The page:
Wildlands in New England determined that 92% of New England’s Wildlands are highly climate resilient areas important to plant and animal movement across the region, as compared with 67% of “other protected lands” and 47% of “unprotected lands.” It also found that 82% of Wildlands have high confirmed biological diversity value, whereas only 38% of other protected lands and 18% of unprotected lands provide high biodiversity value.
Wildlands in New England draws attention to the undeveloped, largely uninhabited former paper company lands in northern New England, covering over 8 million acres, that “offer an unparalleled opportunity for rewilding vast expanses of land.” They can support “the full range of natural disturbances and mosaics of ecosystems and could sustain the reestablishment of breeding populations of the region’s largest native predators.” They could serve as a “migration corridor” for climate-stressed species. The young forests, if allowed to mature into old growth will quickly become major carbon sinks for centuries to come.
WiNE cites several earlier proposals for landscape wildlands, including a 3.2 million-acre Maine Woods National Park, the inspiration for the 87,000 acre Katahdin Woods and Waters National Monument established by President Obama’s proclamation in 2016, and my 1995 Northern Forest Headwaters Wildland Reserve System proposal for an 8.7 million acre wildlands complex composed of lands owned by paper companies and heirs of 19th century timber barons across northern Vermont, New Hampshire, and Maine.
To keep wood prices and labor costs low, the paper mills thwarted the development of local, high value-adding manufacturing opportunities. Transforming the former industrial forest into an Acadian Wildland would enable small woodlot owners to escape low-paying commodity pulp and chip markets, practice low impact forestry, and benefit from high-paying sawlog markets.
Public and Private Landowning Entities & Wildlands Philanthropists Can and Must Buy Land to Establish Wildlands Reserves Throughout New England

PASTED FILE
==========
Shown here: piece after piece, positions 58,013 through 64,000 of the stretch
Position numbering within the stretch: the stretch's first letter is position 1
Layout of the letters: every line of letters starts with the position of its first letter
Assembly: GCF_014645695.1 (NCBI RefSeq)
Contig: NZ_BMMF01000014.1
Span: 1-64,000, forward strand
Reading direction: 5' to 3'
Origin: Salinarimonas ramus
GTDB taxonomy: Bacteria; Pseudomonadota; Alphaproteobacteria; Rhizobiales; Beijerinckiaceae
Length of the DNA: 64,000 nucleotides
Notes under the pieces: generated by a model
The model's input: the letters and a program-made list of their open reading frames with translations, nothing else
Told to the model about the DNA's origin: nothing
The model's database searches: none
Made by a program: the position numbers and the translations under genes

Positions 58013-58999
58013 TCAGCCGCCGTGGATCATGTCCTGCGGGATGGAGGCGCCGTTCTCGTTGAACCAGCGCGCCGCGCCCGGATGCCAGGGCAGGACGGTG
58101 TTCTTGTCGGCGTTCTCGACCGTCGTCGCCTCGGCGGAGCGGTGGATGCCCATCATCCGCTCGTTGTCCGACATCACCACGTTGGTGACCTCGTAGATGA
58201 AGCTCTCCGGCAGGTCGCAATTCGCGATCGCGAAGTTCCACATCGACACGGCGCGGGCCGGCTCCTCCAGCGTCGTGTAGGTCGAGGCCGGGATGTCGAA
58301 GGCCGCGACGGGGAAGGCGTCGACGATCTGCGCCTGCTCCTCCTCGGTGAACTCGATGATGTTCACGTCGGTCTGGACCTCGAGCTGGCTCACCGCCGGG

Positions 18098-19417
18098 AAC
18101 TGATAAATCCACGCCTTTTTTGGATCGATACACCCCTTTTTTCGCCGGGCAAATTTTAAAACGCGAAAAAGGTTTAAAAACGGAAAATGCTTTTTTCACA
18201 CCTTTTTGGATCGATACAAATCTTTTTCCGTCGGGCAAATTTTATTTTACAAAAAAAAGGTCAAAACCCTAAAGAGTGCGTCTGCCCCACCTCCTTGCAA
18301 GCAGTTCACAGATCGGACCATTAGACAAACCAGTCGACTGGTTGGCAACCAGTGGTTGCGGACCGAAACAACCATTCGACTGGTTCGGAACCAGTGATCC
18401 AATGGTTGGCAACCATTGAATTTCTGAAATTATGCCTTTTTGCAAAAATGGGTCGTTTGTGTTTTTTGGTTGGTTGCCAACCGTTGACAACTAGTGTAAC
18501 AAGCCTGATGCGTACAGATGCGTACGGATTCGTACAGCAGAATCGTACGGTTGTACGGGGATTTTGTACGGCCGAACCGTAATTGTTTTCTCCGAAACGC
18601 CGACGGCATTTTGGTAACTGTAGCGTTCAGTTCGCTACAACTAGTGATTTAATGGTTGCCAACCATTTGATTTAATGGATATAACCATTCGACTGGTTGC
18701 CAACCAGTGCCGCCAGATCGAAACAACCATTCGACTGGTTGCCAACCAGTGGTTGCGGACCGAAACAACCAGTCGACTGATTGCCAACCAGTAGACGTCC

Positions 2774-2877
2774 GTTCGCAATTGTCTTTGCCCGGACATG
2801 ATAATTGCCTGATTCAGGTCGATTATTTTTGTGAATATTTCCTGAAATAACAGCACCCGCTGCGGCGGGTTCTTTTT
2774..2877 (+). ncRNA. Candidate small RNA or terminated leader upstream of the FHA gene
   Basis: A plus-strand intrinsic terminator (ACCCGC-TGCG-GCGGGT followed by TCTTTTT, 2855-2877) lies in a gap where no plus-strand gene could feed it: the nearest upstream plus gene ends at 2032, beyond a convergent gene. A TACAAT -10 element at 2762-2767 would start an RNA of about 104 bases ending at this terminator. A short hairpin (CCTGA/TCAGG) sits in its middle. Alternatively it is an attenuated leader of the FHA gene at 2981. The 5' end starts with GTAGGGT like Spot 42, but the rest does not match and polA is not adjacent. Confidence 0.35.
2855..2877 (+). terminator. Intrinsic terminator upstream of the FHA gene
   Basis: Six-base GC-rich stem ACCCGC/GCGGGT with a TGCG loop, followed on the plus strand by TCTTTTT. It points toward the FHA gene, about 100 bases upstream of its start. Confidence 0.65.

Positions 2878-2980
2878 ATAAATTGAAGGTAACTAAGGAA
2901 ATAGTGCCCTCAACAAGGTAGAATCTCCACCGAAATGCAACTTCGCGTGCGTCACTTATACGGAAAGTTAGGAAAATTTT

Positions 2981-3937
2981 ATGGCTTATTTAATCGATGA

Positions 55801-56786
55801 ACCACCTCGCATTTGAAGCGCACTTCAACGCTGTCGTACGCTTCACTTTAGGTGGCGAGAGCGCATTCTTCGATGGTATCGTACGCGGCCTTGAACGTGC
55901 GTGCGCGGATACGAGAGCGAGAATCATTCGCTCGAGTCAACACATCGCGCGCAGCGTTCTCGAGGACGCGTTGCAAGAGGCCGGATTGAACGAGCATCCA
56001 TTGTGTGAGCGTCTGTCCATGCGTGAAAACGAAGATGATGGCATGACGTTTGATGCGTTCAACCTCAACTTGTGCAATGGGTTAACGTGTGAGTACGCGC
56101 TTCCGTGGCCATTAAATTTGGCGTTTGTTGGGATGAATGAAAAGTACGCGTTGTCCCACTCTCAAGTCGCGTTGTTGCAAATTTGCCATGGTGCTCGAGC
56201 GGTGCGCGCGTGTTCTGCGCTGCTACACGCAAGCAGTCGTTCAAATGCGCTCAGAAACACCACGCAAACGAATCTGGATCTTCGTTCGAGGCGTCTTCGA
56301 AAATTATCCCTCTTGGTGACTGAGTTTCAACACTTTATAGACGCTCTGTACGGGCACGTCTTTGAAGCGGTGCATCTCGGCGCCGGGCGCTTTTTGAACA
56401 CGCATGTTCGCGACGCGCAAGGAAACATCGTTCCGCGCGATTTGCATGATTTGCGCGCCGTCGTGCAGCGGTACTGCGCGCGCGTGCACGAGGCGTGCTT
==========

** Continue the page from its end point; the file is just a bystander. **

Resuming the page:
Land trusts should consider the ecological, economic, and social benefits of forever wild easements. State and Federal land agencies should recapture the spirit of the Weeks Act, passed in 1911, that established the eastern national parks. The only large addition to the federal land base in New England since 2000 was Katahdin Woods and Waters, which owes its existence to the generosity of Roxanne Quimby, founder of Burt’s Bees.
The Northern Forest Lands Study warned in 1990: “The public’s inability to respond to the sale of land that might be suitable for public ownership in a timely fashion . . . means that an important potential owner of the Northern Forest is largely excluded from the market.”
In recent decades, support for Wildland conservation has surged. In this time of urgent need to preserve biodiversity, reverse trends in climate change, and address threats to human well-being, we need to build and sustain a healing conversation amongst all citizens and the denizens of our wild forest, montane, and aquatic communities. With the release of Wildlands in New England, our region, for centuries a leader in de-wilding, has an opportunity to become a leader in re-wilding New England and North America.
Disclaimer: Jamie Sayen is one of 18 co-authors of WiNE. The views expressed in this article are his alone and do not necessarily reflect those of his fellow co-authors or Wildlands, Woodlands, Farmlands & Communities partners. This fall, Yale University Press will release his Children of the Northern Forest: Wild New England’s History from Glaciers to Global Warming, and Brandeis University Press will release the 2nd Edition of You Had a Job for Life: Story of a Company Town.
A native of New Jersey, Jamie discovered his passion for Wild Nature surrounded by meadows and forests near his home and on a family outing in an old growth forest in the Quebec wilderness. In 1986 he bought a log cabin in northern New Hampshire where he still lives.
In 1985 Jamie became involved with Earth First!, and his “Preserve Appalachian Wilderness Proposal” appeared in the May 1987 issue of the Earth First! Journal. The following year, working as a reporter for the local weekly, he stumbled upon news that former Diamond International timberlands were for sale. Jamie quit his job and formed first “Preserve Appalachian Wilderness” (PAW) and later “Northern Appalachian Restoration Project” (NARP) to fight the destruction of wild areas and spectacular old-growth in northern New England. NARP published the Northern Forest Forum from 1992 to 2002.
Jamie continues to advocate for big wilderness and continental-scale wildlands networks. He is an author who has written Einstein in America, You Had a Job for Life, and numerous articles, and he currently working on a history of the forests of Northern New England from the time of the glaciers until today.